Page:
Whole Foods 365 Mulls, 'Would You Like A Tat With Those Taters?'

In an interview on Bloomberg TV last week, Whole Foods’ co-CEO Walter Robb talked about broadening the appeal of the chain to Millennials with its smaller 365 by Whole Foods Market shops, the first of which is scheduled to open in the Silver Lake neighborhood of Los Angeles in May. 

“There’s a number of smaller-store competitors out there that are doing a nice job,” Robb said. “We don’t see any reason why we can’t go participate in that part of the market as well with our 365 by Whole Foods offer — it’s going to be unique.”

In covering the six-minute chat, which was laden with a lot of retailer jargon, Bloomberg’s Leslie Patton points to the “Friends of 365” program that solicits outside vendors to set up shops within the shop and on its outdoor patios. 



Here’s what more-engaging-than-the-co-CEO copy on the website has to say:

“We like to mix things up. Friends of 365 may be any type of business — from food and drinks to fashion, body care products, services, and more. (Record shop? Tattoo parlor? Maybe!) And each 365 store may have a different mix of friends. The more variety, the merrier!”

Amazing what the mere mention of a tat can do.

“Whole Foods’ push to be cool is a response to a slight 1.8% dip in same-store sales with Millennials. The decline isn’t too surprising, considering young, budget-conscious shoppers can easily find their kale and quinoa at cheaper, similarly health-oriented grocery stores like Trader Joe’s,” writes a skeptical Christian Gollayan for the New York Post.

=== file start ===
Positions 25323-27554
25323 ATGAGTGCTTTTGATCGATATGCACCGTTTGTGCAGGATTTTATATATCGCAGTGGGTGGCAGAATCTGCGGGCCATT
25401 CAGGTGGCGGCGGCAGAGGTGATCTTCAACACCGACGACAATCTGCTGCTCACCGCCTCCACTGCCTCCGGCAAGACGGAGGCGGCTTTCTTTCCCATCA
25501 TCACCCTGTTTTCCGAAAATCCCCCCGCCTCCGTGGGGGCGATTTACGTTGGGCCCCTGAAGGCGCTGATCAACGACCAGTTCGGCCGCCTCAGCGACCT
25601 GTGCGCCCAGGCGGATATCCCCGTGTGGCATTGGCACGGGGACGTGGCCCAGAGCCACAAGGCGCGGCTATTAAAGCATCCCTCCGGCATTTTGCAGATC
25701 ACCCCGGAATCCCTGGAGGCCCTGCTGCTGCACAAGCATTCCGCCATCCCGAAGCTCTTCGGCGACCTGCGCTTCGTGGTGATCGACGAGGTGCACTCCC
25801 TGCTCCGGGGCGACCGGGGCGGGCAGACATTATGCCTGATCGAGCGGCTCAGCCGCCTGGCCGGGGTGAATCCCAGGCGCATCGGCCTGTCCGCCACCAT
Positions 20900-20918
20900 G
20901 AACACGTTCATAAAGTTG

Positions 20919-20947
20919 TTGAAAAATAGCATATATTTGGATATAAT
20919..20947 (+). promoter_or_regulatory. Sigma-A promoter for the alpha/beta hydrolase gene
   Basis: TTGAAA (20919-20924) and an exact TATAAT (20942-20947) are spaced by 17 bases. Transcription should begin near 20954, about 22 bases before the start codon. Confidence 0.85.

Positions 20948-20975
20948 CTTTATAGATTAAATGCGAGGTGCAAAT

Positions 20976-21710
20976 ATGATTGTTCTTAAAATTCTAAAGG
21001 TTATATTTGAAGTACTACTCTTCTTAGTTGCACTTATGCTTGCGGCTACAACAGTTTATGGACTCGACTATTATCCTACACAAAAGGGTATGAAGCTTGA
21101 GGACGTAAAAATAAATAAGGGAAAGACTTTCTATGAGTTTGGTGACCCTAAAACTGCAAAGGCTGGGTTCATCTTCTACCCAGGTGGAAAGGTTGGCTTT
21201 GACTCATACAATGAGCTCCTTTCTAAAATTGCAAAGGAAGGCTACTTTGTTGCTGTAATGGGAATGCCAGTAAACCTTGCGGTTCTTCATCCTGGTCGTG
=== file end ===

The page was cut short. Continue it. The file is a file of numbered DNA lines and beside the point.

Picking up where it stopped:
“After all, can you remember the last time you needed a dozen free-range eggs and a new tattoo?” Gollayan concludes.

A Whole Foods spokeswoman tells the Los Angeles Times’ Samantha Masunaga that that the company has not yet announced any “Friends.” But Burt Flickinger III, managing director of consulting firm Strategic Resource Group, suggests to her that tattoos may not be the best way to reach Millennials.

“Whole Foods stands for health and wellness,” Flickinger says. “Inking typically does not epitomize health and wellness.”

Writing for CBS News Money Watch blog, Aimee Picchi points out that “rivals such as Trader Joe's have been taking share from Whole Foods as consumers seek out cheaper options. Millennials, of course, are by and large even more budget-constrained than older generations, given that millions are struggling to pay back student loans while starting out their careers.”

Why, then, would Whole Foods be in such hot pursuit of the Millennial market — the 92 million people born between 1980 and 2000 by Goldman Sachs’ reckoning, asks Corey Fedde in the Christian Science Monitor. Well, that’s exactly why — “it’s a big one.”

“Millennials are poised to reshape the economy; their unique experiences will change the ways we buy and sell, forcing companies to examine how they do business for decades to come,” according to a Goldman Sachs infographic on the generation cited by Fedde.

That Goldman Sachs infographic also makes the point that “the must-haves for previous generations aren’t as important for Millennials. They’re putting off major purchases — or avoiding them entirely.”

Not so tattoos.

And as Jake Novak suggested in a commentary for CNBC a while back, the very fact that “Millennials are much more likely to have one or more tattoos than any other generation, and did you really need a survey to tell you?” is itself evidence that they “are not shrinking from every shot and every commitment” after all.

“The stats don't lie,” he writes. “Millennials may not be as in to homes, cars, and jobs, but they are all-in when it comes to the lifetime commitment of tattoos.” They’re costly to acquire, and even costlier to remove.

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